Skoda Kodiaq review


Prosperity Marketing System


  • Practical
  • Good value for money
  • Great to drive


  • Firm ride on some models
  • Expensive range-toppers
  • Base models only get five seats 

The Skoda Kodiaq is a large SUV that scores well for practicality, comfort and value

The Skoda Kodiaq SUV is an impressive all-rounder and one of the best family cars on sale today. It lives up to high expectations and manages to cover all the bases by being comfortable, practical and good to drive, but also relatively affordable to buy and run, easy to live with and solidly built.

By offering a wide range of trim levels and an impressive entry price, plus a variety of punchy and smooth petrol and diesel engines, the Kodiaq should be on the shopping list of those after space and SUV style on a budget. But further up the range, it also appeals to those wanting premium levels of equipment and comfort. The option of front or four-wheel drive simply increases its appeal even further.

Our Choice 

Skoda Kodiaq 2.0 TDI 150 SE manual 2WD

For Skoda, the Kodiaq was the right car at the right time. This large SUV mixes Skoda’s ethos of practicality, simplicity and value for money with the current demand for big crossovers to great effect. In essence it’s the SUV equivalent of the Skoda Superb family car, but with the added qualities of a raised driving position and the option of seven seats if you need them.

Despite the Kodiaq’s relatively large dimensions, it’s actually a surprisingly agile car that also delivers respectable economy for its size. That’s because it uses a version of the VW Group’s MQB platform, which focuses on weight saving in whichever guise it’s used, and means the Kodiaq is lighter and more nimble than many of its rivals.

Skoda’s focus on value for money is present at the entry point to the Kodiaq range, but top-spec models also offer good value, as they deliver upmarket quality for a reasonable price. Prices start from less than £23,000, but the most expensive and best equipped versions are around £37,500, while some rivals break the £40k barrier.

That range starts with the SE – available with five or seven seats – then moves through SE L, Edition, Scout and Sportline trims, with Laurin & Klement and vRS models topping the range off. All models except SE come with seven seats as standard.

Engines for the Kodiaq comprise 1.5 and 2.0 TSI turbo petrols and a 2.0 TDI diesel in a variety of tunes. The 1.5 TSI 150 comes with 148bhp while the 2.0 TSI 180PS has 178bhp. The standard diesel comes in 2.0 TDI 150PS and 190PS forms with 148 and 187bhp respectively, while the vRS gets the most powerful version with 236bhp.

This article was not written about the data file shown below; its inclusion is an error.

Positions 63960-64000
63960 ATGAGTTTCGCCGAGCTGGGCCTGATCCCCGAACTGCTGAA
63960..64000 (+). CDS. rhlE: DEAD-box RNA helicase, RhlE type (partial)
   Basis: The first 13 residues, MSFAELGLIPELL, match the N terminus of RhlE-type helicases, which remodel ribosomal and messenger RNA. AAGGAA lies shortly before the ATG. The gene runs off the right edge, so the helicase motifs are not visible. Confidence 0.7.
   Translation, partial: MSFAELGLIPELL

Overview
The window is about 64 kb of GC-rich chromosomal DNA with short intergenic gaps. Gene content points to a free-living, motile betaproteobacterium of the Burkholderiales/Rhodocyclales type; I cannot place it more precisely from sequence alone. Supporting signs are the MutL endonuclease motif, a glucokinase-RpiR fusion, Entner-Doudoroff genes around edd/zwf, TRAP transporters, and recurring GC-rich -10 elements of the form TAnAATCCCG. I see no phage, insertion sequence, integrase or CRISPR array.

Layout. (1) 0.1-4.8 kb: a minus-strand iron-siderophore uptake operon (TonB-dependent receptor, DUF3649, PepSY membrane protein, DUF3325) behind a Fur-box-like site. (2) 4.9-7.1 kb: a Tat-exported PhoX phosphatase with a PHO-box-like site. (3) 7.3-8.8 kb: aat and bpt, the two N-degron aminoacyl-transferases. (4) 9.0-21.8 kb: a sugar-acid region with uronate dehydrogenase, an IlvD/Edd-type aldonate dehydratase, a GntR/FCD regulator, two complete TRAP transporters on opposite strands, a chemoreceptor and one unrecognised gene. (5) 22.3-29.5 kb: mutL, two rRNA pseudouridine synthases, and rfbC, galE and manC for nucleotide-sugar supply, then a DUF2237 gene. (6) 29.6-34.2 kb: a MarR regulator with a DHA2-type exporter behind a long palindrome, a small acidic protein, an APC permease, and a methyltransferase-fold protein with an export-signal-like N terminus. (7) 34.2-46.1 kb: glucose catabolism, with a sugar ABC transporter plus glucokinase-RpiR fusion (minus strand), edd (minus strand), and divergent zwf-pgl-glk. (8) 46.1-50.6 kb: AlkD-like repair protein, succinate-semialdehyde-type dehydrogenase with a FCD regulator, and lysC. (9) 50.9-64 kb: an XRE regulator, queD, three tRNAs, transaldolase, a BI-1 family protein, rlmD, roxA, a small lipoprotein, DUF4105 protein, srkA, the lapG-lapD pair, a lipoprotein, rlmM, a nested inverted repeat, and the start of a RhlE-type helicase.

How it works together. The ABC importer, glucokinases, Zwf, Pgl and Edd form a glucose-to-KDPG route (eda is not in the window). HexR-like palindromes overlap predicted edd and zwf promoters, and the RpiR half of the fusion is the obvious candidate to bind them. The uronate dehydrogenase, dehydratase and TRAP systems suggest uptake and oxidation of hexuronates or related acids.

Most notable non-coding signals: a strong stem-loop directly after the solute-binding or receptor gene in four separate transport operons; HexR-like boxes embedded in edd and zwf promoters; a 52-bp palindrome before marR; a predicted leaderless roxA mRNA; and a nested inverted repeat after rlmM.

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Engines, performance and drive



The Kodiaq has an engine to suit every need, while it handles well for an SUV and the ride is controlled. One of the best in the class

MPG, CO2 and running costs



The Kodiaq is capable of up to 56mpg, making it one of the more frugal seven-seat SUVs. Insurance costs are impressively low, too

Interior, design and technology



The Kodiaq’s cabin is typical Skoda: Solidly built, easy to operate and versatile. It looks smart on the outside, too

Practicality, comfort and boot space



As spacious and versatile as the class best, with a huge boot and a choice of five or seven seats

Reliability and Safety



The Kodiaq is impressively safe, while it should match the rest of the brand’s range in offering great reliability

In standard form the Kodiaq is front-wheel drive and features a six-speed manual gearbox, but you can add four-wheel drive and a DSG twin-clutch auto, or both, to most models. At the top of the range, 4×4 is standard on Scout, Sportline, L&K and vRS models.

In some ways the Skoda Kodiaq is a unique proposition in the family SUV class, as nothing matches its balance of performance, economy, practicality and upmarket appeal. The closest rival is the VW Tiguan Allspace, but that’s it’s more expensive, while the Nissan X-Trail and Peugeot 5008 don’t have quite as much space as the Kodiaq. Elsewhere, the Hyundai Santa Fe and Kia Sorento offer seven seats, but are bigger and heavier, so not as economical or nice to drive, while the Land Rover Discovery Sport has a hefty price premium over the Kodiaq, but arguably isn’t as versatile as the Skoda.

Last updated: 

23 Sep, 2019

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